Connecticut has more restrictions on gun ownership than most states, so gun-rights advocates argue the Dec. 14 schoolhouse massacre there illustrates the futility of gun control.
But a new study by a San Francisco organization reaches the opposite conclusion: States with the most restrictive laws, including Connecticut and California, have lower rates of gun-related deaths, while states with few limits on firearms have the highest rates.
In 2009 and 2010, the most recent years for which information is available, California had the nation's strongest gun controls and the ninth-lowest rate of gun deaths, according to the Law Center to Prevent Gun Violence, which favors firearms regulation.
Connecticut had the fourth-strongest gun laws and was sixth-lowest in gun deaths, while Hawaii ranked fifth in gun control and had the lowest death rate.
At the other end of the scale, the report found that Alaska, Louisiana and Montana - all graded F for gun control - had the highest rates of deaths caused by gunfire, more than double California's rate. The law center graded all 50 states and gave an F, for weak regulation, to 24 of them.
In 2010, the report said, quoting the federal Centers for Disease Control, California had 7.88 gun deaths for each 100,000 residents, compared with rates of 3.31 in Hawaii and 20.28 in Alaska.
More research is needed on the links between specific weapons regulations and fatalities, but "the data supports the common-sense conclusion that gun laws are a significant factor in a state's rate of gun deaths," said the report.
Since the report's release last month, The Chronicle has forwarded it for comment to four pro-gun organizations: the National Rifle Association, the National Shooting Sports Foundation, Gun Owners of America and its state affiliate, Gun Owners of California. None replied to calls or e-mails.
Other recent studies have reached similar conclusions. A researcher at the University of Alabama at Birmingham reported in July that states requiring comprehensive background checks before gun purchases had lower death rates than those without such requirements. And Richard Florida, an economist and urban studies theorist at the University of Toronto, found lower death rates in 2011 for states that ban assault weapons and require trigger locks and secure storage for guns.
But as long as the federal government leaves gun regulations largely up to each state, the effectiveness of any state's laws is inherently limited, said Laura Cutiletta, an attorney at the law center that conducted the study.
California, for example, bans most semiautomatic rifles, including the Bushmaster .223 that Adam Lanza used to kill 20 students and six educators at a Newtown, Conn., elementary school this month. But the rifles are legal in neighboring Nevada, and can be taken easily - though illegally - to California.
The Bushmaster is also legal in Connecticut, a circumstance that Cutiletta said illustrates the modest level of gun regulation even in states ranked high in the law center's survey.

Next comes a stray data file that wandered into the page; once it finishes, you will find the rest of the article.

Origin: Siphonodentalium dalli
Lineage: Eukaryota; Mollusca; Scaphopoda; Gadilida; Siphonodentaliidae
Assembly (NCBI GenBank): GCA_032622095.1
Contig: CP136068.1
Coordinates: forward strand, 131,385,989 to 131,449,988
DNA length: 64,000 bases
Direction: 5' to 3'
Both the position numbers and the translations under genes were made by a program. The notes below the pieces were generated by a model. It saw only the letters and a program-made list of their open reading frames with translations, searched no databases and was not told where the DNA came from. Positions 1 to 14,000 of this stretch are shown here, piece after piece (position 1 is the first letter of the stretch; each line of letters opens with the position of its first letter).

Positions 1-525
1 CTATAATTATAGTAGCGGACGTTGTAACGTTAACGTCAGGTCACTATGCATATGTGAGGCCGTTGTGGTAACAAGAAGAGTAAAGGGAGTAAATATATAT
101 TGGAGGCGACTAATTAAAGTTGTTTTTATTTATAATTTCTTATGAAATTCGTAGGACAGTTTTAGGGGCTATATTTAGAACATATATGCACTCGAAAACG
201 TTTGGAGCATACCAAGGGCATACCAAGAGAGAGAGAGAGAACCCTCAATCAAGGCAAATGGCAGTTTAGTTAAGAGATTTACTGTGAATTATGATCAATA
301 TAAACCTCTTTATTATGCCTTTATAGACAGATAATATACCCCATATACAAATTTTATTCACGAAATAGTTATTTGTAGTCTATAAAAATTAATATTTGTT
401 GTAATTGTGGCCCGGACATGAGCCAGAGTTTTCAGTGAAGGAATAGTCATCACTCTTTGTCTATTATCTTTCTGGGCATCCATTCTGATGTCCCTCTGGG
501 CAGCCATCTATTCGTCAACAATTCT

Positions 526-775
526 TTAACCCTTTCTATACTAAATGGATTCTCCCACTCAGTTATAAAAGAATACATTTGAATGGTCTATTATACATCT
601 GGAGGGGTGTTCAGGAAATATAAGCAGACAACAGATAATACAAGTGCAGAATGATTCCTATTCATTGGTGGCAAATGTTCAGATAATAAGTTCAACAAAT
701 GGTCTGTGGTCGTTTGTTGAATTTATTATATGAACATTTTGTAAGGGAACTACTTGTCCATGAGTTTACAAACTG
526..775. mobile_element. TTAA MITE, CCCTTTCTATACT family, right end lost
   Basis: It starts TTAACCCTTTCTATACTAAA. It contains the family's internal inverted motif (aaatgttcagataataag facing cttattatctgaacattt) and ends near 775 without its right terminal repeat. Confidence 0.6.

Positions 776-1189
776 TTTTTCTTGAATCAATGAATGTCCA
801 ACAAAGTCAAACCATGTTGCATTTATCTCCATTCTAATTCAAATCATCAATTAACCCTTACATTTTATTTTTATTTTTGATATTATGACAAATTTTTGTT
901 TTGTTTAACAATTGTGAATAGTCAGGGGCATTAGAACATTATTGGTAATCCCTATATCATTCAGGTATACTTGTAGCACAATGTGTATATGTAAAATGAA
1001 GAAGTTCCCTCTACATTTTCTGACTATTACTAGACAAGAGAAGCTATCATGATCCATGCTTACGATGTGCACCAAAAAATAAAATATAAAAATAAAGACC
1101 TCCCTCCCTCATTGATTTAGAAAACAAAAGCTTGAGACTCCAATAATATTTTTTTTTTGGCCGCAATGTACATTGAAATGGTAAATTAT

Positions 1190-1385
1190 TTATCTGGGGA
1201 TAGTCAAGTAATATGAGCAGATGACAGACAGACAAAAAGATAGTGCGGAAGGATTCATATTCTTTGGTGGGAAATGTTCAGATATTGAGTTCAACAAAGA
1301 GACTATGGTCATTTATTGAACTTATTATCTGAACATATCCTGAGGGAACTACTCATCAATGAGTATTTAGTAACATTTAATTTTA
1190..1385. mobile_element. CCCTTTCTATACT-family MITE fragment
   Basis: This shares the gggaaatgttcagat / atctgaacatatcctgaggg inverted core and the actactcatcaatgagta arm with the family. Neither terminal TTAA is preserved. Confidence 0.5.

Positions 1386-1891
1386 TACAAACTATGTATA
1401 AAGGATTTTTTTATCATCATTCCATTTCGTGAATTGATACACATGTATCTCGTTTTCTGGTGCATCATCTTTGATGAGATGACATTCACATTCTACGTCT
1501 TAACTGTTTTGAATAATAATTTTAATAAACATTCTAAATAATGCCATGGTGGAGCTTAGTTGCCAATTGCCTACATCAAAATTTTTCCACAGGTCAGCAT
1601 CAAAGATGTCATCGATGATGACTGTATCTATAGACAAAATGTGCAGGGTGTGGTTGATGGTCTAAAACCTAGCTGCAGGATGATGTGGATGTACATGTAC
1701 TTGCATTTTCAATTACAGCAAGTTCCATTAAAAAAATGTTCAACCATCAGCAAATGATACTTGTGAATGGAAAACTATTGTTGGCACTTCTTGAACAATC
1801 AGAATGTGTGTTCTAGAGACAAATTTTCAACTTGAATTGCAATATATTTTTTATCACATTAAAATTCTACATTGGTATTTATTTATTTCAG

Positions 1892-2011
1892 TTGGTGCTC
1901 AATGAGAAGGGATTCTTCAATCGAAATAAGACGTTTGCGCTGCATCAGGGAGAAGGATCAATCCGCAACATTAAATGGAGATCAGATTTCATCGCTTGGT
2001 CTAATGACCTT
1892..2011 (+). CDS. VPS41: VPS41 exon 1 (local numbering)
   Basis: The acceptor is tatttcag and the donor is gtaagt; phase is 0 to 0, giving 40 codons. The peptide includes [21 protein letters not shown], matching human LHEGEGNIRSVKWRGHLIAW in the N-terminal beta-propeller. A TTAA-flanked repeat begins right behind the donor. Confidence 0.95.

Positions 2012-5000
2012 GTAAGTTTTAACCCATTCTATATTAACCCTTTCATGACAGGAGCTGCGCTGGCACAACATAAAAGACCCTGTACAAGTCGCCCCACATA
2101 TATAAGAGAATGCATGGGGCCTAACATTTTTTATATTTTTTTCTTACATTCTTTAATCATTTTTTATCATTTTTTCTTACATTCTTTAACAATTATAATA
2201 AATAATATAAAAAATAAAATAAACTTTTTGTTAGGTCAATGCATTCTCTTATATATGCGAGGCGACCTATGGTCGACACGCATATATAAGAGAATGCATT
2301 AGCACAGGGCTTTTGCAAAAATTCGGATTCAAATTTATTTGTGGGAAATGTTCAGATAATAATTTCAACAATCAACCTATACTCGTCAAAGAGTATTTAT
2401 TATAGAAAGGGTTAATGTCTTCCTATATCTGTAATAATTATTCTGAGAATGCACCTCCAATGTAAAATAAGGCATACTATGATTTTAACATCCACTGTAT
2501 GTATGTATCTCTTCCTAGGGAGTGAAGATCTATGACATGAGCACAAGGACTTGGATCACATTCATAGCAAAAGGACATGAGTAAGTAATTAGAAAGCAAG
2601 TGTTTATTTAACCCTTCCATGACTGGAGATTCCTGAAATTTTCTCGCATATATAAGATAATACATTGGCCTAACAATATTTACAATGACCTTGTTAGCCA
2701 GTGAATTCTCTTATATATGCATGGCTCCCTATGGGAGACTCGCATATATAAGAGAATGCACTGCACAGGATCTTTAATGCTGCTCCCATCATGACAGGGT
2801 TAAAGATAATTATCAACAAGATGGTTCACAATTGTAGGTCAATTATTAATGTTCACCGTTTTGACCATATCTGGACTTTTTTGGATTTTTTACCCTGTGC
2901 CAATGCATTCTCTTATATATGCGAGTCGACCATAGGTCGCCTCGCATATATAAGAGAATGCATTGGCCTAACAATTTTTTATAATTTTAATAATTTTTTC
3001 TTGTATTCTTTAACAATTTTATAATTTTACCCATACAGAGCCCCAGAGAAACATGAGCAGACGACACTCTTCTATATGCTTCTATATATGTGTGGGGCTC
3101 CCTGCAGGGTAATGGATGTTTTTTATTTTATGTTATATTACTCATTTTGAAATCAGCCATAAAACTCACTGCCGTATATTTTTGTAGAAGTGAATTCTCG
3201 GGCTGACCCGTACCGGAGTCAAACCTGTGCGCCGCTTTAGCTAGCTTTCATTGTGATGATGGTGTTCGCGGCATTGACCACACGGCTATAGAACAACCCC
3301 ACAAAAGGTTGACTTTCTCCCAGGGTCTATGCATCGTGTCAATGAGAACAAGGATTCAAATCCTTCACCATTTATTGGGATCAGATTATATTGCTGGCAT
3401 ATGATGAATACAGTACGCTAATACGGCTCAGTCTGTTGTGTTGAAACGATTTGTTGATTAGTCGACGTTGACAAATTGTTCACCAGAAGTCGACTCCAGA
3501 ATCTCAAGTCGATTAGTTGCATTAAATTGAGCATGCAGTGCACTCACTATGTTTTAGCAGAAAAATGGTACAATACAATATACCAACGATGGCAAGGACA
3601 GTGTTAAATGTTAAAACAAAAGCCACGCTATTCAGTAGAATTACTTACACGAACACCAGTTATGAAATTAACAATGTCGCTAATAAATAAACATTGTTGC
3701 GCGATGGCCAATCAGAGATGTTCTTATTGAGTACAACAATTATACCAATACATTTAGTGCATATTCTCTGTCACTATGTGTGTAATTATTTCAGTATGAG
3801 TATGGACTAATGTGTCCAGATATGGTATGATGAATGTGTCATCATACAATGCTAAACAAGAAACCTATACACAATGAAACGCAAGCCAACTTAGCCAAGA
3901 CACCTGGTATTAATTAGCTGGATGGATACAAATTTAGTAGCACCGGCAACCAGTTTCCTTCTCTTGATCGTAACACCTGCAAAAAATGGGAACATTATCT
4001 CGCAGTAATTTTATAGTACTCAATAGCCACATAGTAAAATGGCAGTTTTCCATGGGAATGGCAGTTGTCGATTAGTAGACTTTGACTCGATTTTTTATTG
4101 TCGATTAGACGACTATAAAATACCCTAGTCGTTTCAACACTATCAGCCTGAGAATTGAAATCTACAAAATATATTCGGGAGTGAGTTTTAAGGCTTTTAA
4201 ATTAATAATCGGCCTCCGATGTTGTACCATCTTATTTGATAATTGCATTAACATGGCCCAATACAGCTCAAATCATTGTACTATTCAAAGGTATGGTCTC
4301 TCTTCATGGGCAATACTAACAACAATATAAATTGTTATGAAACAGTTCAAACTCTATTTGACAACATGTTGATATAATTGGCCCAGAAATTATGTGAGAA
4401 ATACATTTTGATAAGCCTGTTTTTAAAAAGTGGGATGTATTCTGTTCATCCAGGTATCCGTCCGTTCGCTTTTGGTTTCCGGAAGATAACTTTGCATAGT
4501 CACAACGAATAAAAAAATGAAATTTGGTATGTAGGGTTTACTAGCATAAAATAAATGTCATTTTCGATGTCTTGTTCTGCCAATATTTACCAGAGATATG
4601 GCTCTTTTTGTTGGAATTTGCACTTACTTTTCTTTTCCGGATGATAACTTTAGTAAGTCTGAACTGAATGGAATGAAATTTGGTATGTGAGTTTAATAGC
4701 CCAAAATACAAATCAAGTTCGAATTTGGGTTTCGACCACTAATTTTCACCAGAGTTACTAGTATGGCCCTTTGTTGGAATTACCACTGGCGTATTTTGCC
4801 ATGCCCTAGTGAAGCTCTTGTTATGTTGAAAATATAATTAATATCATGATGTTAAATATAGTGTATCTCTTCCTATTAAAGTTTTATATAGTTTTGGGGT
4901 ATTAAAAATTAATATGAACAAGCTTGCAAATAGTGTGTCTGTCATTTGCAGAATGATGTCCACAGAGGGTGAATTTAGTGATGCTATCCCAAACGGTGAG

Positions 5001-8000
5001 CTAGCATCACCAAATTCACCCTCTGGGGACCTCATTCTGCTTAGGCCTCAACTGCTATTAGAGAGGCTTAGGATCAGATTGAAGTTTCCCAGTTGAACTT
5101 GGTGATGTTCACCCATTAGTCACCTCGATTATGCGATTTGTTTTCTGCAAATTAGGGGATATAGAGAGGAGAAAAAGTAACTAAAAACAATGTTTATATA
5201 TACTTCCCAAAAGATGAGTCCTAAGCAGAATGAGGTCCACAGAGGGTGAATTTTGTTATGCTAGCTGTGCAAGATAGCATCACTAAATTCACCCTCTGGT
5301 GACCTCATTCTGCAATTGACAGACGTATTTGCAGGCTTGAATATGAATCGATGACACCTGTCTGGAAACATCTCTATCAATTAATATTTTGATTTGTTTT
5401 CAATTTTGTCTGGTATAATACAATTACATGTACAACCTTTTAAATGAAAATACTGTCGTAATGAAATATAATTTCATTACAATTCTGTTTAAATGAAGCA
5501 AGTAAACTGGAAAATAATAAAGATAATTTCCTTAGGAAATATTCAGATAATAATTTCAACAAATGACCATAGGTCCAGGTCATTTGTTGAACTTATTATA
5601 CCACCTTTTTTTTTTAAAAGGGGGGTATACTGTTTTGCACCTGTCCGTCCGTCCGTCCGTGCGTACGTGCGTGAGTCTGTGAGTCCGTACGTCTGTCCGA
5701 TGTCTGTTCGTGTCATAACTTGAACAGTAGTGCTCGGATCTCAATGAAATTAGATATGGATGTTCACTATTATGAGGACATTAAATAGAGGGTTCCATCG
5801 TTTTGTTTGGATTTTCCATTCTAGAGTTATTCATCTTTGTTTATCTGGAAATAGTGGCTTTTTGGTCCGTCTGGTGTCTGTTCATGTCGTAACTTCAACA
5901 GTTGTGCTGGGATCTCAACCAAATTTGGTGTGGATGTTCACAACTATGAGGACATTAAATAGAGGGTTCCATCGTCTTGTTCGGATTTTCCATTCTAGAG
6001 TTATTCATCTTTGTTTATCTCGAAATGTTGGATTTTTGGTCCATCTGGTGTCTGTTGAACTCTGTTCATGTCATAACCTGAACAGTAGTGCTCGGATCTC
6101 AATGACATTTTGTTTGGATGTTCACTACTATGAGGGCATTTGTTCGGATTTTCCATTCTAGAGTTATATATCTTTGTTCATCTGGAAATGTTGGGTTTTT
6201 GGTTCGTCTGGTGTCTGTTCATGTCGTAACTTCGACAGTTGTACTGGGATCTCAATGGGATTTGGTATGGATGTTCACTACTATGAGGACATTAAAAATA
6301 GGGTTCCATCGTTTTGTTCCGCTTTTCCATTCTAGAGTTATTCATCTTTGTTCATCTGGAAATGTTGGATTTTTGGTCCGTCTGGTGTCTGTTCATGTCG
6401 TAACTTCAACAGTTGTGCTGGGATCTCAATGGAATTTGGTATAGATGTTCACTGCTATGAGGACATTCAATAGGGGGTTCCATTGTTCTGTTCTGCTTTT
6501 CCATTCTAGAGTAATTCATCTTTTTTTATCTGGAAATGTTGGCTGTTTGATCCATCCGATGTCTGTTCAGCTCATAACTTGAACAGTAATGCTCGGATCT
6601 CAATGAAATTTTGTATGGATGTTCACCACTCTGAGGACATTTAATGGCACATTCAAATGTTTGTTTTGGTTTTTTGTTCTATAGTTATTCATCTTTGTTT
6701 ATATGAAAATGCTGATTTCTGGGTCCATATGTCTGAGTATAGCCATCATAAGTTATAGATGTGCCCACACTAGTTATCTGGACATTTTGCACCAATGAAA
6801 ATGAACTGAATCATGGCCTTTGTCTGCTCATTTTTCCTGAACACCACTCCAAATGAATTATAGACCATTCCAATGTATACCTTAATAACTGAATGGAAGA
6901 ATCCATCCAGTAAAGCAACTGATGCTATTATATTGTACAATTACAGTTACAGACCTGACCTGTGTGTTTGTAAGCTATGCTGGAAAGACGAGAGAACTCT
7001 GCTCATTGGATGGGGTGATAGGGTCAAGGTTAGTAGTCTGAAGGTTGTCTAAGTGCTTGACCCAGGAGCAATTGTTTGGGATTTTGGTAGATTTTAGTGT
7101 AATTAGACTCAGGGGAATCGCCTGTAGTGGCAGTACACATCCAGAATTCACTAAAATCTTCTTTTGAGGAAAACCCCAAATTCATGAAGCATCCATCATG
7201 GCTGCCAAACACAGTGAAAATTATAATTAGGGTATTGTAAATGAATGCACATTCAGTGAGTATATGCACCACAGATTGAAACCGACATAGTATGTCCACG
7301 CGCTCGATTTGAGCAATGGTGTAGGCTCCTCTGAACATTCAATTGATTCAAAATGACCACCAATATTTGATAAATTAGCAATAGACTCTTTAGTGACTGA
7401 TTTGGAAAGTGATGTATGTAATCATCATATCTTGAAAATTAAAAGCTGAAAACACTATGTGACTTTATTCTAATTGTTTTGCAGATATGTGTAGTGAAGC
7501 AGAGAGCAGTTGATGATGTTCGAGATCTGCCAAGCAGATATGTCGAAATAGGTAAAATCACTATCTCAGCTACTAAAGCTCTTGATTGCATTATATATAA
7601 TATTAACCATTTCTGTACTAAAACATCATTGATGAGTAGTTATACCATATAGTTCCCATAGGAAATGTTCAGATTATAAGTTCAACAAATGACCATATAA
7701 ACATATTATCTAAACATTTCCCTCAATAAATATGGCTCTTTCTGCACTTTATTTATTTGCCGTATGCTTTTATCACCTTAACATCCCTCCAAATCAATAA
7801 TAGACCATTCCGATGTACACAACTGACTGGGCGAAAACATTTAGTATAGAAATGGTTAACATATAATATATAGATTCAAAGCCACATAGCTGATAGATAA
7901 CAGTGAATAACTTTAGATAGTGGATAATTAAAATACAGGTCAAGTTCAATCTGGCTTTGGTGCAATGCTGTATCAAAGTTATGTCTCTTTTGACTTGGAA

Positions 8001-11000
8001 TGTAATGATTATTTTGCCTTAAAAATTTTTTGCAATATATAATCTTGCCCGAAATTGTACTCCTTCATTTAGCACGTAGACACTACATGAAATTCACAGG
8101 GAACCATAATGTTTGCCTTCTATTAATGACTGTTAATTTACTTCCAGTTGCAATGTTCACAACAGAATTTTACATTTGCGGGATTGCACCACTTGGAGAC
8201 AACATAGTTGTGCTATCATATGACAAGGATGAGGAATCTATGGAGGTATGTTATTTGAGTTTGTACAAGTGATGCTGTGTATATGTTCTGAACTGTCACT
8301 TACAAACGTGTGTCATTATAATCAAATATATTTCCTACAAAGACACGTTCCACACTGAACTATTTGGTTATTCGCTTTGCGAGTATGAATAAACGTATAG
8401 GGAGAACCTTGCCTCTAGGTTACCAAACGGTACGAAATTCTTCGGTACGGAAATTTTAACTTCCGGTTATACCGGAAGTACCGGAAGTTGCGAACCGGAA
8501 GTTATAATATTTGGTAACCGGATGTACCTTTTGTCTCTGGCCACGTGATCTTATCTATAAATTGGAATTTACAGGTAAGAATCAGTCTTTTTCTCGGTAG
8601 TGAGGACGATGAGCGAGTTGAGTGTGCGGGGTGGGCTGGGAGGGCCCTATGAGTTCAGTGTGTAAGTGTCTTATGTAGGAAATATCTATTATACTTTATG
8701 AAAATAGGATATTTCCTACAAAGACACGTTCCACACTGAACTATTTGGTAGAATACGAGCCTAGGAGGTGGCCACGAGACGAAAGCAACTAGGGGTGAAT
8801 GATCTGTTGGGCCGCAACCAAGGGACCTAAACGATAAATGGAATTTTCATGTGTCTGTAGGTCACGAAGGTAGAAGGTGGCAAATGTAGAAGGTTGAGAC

While Connecticut is one of about 10 states with any restrictions on semiautomatic rifles, it prohibits them only if they have certain additional features, such as a pistol grip and a folding or collapsible stock.
The Bushmaster that Lanza reportedly used-a version of the widely sold AR-15 rifle - had been legally purchased by his mother, whom he killed before taking her guns and heading to the school.
A federal assault weapons law, in effect from 1994 to 2004, also banned semiautomatic weapons only if they had specific features. Sen. Dianne Feinstein, D-Calif., sponsored that law after a gunman used assault weapons to kill eight people and then took his own life at 101 California St. in San Francisco.
Feinstein is proposing a more far-reaching national law in the wake of the Newtown bloodbath.
Although the federal law has been widely regarded as ineffectual, Cutiletta cited a 2004 study commissioned by President George W. Bush's Justice Department that found assault weapon use in gun crimes dropped by 17 to 72 percent in six cities during the decade. On the other hand, use of large-caliber ammunition magazines increased through the late 1990s, probably because the ban did not apply to weapons acquired before 1994, the study said.
California, by contrast, prohibits a long list of semiautomatic weapons, including the AR-15 and its variations, as well as magazines that carry more than 10 rounds.
The state also requires background checks for all gun sales, including those at gun shows. In addition, the law allows only one handgun purchase per month, gives local law enforcement broad authority to deny concealed weapons permits, and requires micro-stamping on all bullets so they can be traced to the gun that fired them.
State Sen. Leland Yee, D-San Francisco, is proposing to further tighten the assault weapons law by banning semiautomatic weapons with magazines that can be replaced quickly by pushing a button. The Legislature rejected a similar measure earlier this year.
But no state goes as far as the nation of Australia, which responded to a 1996 mass shooting by not only outlawing sales of semiautomatic rifles but also requiring owners of the weapons to turn them in for a refund. Gun deaths have plunged, and Australia has experienced no more large-scale shootings.
It's unlikely that the United States will do anything similar soon.
"We're just not there politically," Cutiletta said.
The report, "Gun Laws Matter," can be viewed at tinyurl.com/cj5x6vq.